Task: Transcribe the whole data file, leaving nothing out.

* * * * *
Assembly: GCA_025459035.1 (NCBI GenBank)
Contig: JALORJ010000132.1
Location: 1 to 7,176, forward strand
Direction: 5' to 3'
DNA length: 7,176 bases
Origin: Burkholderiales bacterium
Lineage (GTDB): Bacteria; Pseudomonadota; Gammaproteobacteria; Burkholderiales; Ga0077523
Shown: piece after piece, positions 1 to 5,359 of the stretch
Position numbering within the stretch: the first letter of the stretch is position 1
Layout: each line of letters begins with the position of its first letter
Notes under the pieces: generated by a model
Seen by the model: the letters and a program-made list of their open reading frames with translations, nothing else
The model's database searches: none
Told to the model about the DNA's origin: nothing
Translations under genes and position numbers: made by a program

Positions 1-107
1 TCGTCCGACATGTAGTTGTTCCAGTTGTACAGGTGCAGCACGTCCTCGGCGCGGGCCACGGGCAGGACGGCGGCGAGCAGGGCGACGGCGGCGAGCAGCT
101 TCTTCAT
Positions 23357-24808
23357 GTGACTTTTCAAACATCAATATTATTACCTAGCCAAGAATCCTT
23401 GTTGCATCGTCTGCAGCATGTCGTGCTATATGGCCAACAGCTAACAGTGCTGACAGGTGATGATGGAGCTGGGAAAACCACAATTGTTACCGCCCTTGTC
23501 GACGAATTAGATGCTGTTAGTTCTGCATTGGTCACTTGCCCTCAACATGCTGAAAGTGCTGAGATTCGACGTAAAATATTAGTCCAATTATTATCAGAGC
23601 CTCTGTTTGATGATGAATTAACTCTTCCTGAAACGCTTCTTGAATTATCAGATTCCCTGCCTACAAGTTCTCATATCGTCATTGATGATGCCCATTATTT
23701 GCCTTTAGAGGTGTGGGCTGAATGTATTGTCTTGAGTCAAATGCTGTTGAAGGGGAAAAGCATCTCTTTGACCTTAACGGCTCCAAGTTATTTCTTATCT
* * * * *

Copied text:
Assembly: GCA_025459035.1 (NCBI GenBank)
Contig: JALORJ010000132.1
Location: 1 to 7,176, forward strand
Direction: 5' to 3'
DNA length: 7,176 bases
Origin: Burkholderiales bacterium
Lineage (GTDB): Bacteria; Pseudomonadota; Gammaproteobacteria; Burkholderiales; Ga0077523
Shown: piece after piece, positions 1 to 5,359 of the stretch
Position numbering within the stretch: the first letter of the stretch is position 1
Layout: each line of letters begins with the position of its first letter
Notes under the pieces: generated by a model
Seen by the model: the letters and a program-made list of their open reading frames with translations, nothing else
The model's database searches: none
Told to the model about the DNA's origin: nothing
Translations under genes and position numbers: made by a program

Positions 1-107
1 TCGTCCGACATGTAGTTGTTCCAGTTGTACAGGTGCAGCACGTCCTCGGCGCGGGCCACGGGCAGGACGGCGGCGAGCAGGGCGACGGCGGCGAGCAGCT
101 TCTTCAT
Positions 23357-24808
23357 GTGACTTTTCAAACATCAATATTATTACCTAGCCAAGAATCCTT
23401 GTTGCATCGTCTGCAGCATGTCGTGCTATATGGCCAACAGCTAACAGTGCTGACAGGTGATGATGGAGCTGGGAAAACCACAATTGTTACCGCCCTTGTC
23501 GACGAATTAGATGCTGTTAGTTCTGCATTGGTCACTTGCCCTCAACATGCTGAAAGTGCTGAGATTCGACGTAAAATATTAGTCCAATTATTATCAGAGC
23601 CTCTGTTTGATGATGAATTAACTCTTCCTGAAACGCTTCTTGAATTATCAGATTCCCTGCCTACAAGTTCTCATATCGTCATTGATGATGCCCATTATTT
23701 GCCTTTAGAGGTGTGGGCTGAATGTATTGTCTTGAGTCAAATGCTGTTGAAGGGGAAAAGCATCTCTTTGACCTTAACGGCTCCAAGTTATTTCTTATCT